The council has voted in favor of capping the events center at $50 million, yet the City Council has yet to be presented with plans that meet that figure, Erickson said.
"We swayed from that," Erickson said. "We needed to honor that council vote."
To develop the entire 130 acres along Lake Bemidji's south shore, which is proposed to contain the events center, the council was recently given figures showing the total cost of development to be nearly $100 million, which includes building and land costs and site improvements.
"One way or another, we need an events center scaled down to our $50 million commitment," said Councilor Roger Hellquist, who ultimately made the motion to support a scaled-down, $50 million facility.
The design team had planned three components of the events center, including a hockey arena/events center, convention center and a second sheet of ice that could double as addition convention center space.
With the council vote on Thursday, those plans will be scaled back. But, what exactly might be included is still unknown.
Councilor Ron Johnson said there was no need to design the facility during Thursday's meeting.
The important thing, he said, was that the council was returning to the original intent of the events center - to offer space for hosting events.
"We started this two years ago talking about an events center with some meeting space," he said.
But, as the idea for partnering with BSU arose, the facility "blossomed" into one that would house BSU hockey on a full-time basis, hosting its practices, two sheets of ice, offices and training facilities, Johnson said.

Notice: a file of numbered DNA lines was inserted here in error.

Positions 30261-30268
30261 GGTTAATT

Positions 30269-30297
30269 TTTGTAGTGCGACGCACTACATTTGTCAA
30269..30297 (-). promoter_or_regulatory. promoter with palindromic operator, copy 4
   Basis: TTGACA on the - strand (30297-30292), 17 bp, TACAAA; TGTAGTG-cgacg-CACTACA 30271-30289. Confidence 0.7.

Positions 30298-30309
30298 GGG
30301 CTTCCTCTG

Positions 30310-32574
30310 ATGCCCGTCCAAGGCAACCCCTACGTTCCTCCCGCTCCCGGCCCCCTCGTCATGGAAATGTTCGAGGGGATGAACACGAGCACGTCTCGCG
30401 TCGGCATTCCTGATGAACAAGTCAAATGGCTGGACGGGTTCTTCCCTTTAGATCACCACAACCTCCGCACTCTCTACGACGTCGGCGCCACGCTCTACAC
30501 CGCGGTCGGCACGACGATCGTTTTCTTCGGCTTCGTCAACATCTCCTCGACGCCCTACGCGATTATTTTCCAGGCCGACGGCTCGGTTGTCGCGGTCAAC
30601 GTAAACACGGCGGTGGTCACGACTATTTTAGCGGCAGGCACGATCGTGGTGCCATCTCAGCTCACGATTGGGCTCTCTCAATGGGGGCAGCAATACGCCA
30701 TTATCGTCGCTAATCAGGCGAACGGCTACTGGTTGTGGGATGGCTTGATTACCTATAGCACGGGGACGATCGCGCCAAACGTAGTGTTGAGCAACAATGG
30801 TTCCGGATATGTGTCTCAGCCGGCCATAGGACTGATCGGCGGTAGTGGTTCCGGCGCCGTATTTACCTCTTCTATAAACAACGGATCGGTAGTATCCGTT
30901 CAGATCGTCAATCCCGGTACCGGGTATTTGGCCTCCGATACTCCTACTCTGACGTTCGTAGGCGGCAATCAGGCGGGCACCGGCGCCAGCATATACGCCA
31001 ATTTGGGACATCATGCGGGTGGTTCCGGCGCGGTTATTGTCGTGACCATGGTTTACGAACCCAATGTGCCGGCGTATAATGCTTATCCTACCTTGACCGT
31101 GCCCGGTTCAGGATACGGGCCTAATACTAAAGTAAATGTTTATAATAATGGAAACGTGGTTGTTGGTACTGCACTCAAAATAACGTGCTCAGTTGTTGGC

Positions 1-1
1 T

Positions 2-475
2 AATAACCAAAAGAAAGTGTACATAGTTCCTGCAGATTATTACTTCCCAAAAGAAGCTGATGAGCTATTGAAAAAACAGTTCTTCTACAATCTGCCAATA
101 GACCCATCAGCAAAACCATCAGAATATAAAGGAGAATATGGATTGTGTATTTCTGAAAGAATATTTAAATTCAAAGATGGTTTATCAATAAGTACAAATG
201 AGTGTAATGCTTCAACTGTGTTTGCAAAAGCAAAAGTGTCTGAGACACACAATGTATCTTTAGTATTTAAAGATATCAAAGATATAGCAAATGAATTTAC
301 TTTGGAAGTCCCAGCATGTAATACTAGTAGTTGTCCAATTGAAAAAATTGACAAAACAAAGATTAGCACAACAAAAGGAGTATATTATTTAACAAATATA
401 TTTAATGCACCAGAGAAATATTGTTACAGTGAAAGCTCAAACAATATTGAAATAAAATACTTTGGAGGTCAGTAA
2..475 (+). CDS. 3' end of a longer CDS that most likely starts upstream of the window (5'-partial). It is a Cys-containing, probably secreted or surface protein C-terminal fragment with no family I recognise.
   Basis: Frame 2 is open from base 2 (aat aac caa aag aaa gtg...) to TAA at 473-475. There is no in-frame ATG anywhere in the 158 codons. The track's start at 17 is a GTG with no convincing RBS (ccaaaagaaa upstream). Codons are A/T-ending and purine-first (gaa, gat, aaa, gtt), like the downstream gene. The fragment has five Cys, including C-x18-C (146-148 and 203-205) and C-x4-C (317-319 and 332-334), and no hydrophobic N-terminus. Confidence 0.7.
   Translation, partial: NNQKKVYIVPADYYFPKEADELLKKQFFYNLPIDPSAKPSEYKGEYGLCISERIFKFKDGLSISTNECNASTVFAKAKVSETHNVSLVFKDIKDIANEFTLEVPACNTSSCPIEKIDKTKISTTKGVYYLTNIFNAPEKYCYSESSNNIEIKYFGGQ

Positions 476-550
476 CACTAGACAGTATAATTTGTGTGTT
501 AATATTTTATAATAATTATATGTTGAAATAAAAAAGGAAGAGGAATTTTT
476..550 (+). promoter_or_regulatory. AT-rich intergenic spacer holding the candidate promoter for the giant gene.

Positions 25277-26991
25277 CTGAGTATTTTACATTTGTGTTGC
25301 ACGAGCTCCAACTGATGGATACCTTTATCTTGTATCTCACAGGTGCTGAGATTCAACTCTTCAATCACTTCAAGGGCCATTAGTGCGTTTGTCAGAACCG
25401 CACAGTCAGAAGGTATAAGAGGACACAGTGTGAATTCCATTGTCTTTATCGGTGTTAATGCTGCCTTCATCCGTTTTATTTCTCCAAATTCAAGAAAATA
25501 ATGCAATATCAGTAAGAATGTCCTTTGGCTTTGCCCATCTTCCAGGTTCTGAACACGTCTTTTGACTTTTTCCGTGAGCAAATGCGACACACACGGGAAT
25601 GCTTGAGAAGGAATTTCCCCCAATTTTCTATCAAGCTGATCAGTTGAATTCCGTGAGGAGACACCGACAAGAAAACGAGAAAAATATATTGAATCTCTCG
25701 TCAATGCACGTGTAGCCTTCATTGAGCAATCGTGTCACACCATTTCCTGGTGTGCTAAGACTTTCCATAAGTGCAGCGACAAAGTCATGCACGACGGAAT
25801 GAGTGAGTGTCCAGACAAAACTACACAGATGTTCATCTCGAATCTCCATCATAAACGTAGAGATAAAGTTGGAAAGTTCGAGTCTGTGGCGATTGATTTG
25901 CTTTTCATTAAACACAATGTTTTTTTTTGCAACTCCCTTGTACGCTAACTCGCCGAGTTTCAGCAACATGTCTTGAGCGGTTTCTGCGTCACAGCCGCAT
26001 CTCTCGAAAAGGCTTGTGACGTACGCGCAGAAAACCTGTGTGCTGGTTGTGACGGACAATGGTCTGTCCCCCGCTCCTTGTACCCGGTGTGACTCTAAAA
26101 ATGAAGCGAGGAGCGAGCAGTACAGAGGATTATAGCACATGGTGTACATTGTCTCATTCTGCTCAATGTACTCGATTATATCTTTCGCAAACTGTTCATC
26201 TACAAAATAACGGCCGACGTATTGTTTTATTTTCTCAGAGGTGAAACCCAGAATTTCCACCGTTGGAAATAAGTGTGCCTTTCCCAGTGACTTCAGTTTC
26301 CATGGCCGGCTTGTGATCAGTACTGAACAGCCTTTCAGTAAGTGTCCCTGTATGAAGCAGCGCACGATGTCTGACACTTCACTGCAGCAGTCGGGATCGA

"I think if they can't make a decision ... let's spend the money on what we need in this town," he said. "We've been waiting and waiting and waiting and there's no commitment."
An events center could still be constructed for $50 million that would be able to host BSU hockey games and include WCHA-required suites, but not serve as a home for the hockey programs, Johnson said.
City Manager John Chattin disagreed. In an interview following the meeting, he said that he did not see how suites could be included in a $50 million facility.
The council's vote not only cut some amenities from the events center, but changed the entire focus of the project, he said.
"It will look very different," Chattin said.
During the meeting, Markeson asked for clarification about what a smaller facility would contain - even former BSU hockey coach Bob Peters asked if suites would be included - but the council majority did not define the components of the new events center plan.
"I wanted to wait two weeks and get the final decision," Markeson said following the meeting.
He wasn't alone. Councilor Jerry Downs earlier voiced support for waiting until after the Jan. 13 WCHA meeting.
"We have so much time in this so far," Downs said.
Councilor Barb Meuers said she was frustrated with the lack of commitment from BSU. Peters and other BSU officials have been telling community members that BSU is going to be admitted into the WCHA and her son-in-law in Duluth says he knows that BSU will be allowed admittance, Meuers said.
"I don't like this at all," she said.